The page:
There are several dog breeds that were developed specifically to handle cold or very cold temperatures. Since winter is coming (sorry, couldn’t resist), I thought I would share a few that I think make the best cold weather dogs.

One of the key features that separate cold weather dogs from the rest of the pack is hair coat composition. Most of the cold weather breeds have a double hair coat which means that they have a softer, dense undercoat that is covered by coarser, longer guard hairs. This gives them a double layer of insulation. It also usually means that they shed like the devil a couple of times a year when they completely lose and replace their undercoat. Without further ado, let’s jump in.

Siberian Husky

best cold weather dogs - husky

These dogs were quite literally bred to run. They are a favorite of dog sledders and really do well in very cold climates. They are very high energy and make great pets for active individuals – think running buddy. Huskies also have quirky personalities – they like to talk and quite literally clown around. Aside from running, one of their most instinctive behaviors is digging. In colder climates they do this to build underground dens for protection in harsh winters.

  • Size: Medium – from 20-23.5 inches in height
  • Life Expectancy: 12-14 years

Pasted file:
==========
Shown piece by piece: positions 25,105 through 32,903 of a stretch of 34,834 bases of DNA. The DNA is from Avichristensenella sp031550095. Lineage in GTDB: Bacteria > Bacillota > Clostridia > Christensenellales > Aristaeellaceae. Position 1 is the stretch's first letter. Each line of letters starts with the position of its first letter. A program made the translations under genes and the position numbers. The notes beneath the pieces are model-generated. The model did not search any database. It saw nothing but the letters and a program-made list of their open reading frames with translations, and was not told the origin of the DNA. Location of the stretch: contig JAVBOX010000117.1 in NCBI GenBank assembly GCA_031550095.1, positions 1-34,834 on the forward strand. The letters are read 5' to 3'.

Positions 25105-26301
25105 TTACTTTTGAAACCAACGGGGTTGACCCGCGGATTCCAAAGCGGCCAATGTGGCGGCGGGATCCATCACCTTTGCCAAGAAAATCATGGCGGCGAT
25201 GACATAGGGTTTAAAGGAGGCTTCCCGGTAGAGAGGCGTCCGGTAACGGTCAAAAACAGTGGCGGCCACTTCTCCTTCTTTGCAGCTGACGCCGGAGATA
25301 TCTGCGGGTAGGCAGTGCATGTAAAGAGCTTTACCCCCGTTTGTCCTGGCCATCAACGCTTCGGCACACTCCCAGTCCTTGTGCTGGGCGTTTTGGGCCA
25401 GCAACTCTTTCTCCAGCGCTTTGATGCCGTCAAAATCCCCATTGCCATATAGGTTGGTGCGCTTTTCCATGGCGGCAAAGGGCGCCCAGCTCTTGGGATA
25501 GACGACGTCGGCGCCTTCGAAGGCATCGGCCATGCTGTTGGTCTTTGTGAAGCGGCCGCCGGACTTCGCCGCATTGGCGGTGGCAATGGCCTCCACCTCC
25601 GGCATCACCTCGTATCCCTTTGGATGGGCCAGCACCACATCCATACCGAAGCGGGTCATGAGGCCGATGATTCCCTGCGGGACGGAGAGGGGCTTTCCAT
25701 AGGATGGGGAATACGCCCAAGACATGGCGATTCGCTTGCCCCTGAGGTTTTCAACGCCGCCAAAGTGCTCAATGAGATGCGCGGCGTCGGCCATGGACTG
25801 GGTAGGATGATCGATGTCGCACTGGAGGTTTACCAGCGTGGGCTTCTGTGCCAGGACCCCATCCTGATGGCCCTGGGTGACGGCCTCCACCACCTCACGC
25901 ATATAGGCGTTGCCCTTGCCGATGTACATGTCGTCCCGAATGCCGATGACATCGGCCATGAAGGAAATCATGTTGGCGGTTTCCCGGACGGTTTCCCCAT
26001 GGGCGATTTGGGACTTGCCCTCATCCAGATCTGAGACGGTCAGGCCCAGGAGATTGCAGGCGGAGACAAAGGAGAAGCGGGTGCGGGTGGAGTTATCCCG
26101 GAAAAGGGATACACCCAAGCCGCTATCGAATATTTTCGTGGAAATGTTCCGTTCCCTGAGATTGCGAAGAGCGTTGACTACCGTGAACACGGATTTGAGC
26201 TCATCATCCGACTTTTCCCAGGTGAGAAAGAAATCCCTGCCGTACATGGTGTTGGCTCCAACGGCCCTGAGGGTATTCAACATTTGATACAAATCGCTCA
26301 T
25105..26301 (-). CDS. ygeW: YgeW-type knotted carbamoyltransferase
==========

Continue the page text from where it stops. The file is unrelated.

• Children: good with children
  • Other Animals: social and enjoys other dogs but may not be best for homes with small animals
  • Grooming: profuse shedding seasonally
  • Known Health Issues: hip dysplasia, cataracts, corneal dystrophy, glaucoma

Bernese Mountain Dog

best cold weather dogs - Bernese

Sweet, gentle giants the Bernese Mountain Dog is known to be a fantastic family pet. They are just as happy participating in hard work and play as being a couch potato. They are particularly noted for being good with small children and have been known to be great companions for toddlers learning to walk since they don’t mind lending a helping hand.

  • Size: Large – 75-100 pounds
  • Life Expectancy: 8-10 years
  • Children: good with children
  • Other Animals: social and enjoys the company of other animals
  • Grooming: profuse shedding twice a year
  • Known Health Issues: Hip dysplasia, elbow dysplasia, bloat, mast cell tumors, thyroid issues

St. Bernard

best cold weather dogs - St. Bernard

Saint Bernards were bred to serve and are happy helping with chores. They can be quite stubborn but are won over with affection and mutual respect. Bernards can be protective and it is a good idea to control this instinct rather than encouraging it too much.

  • Size: Giant – 25-34 inches in height
  • Life Expectancy: 8 years
  • Children: be sure to socialize them early
  • Other Animals: when raised with them they can be friends
  • Grooming: seasonal grooming, may need weekly brushing
  • Known Health Issues: Hip dysplasia, bloat, cancer, epilepsy, heart problems, osteochondritis dissecans (OCD)


best cold weather dogs - Newfoundland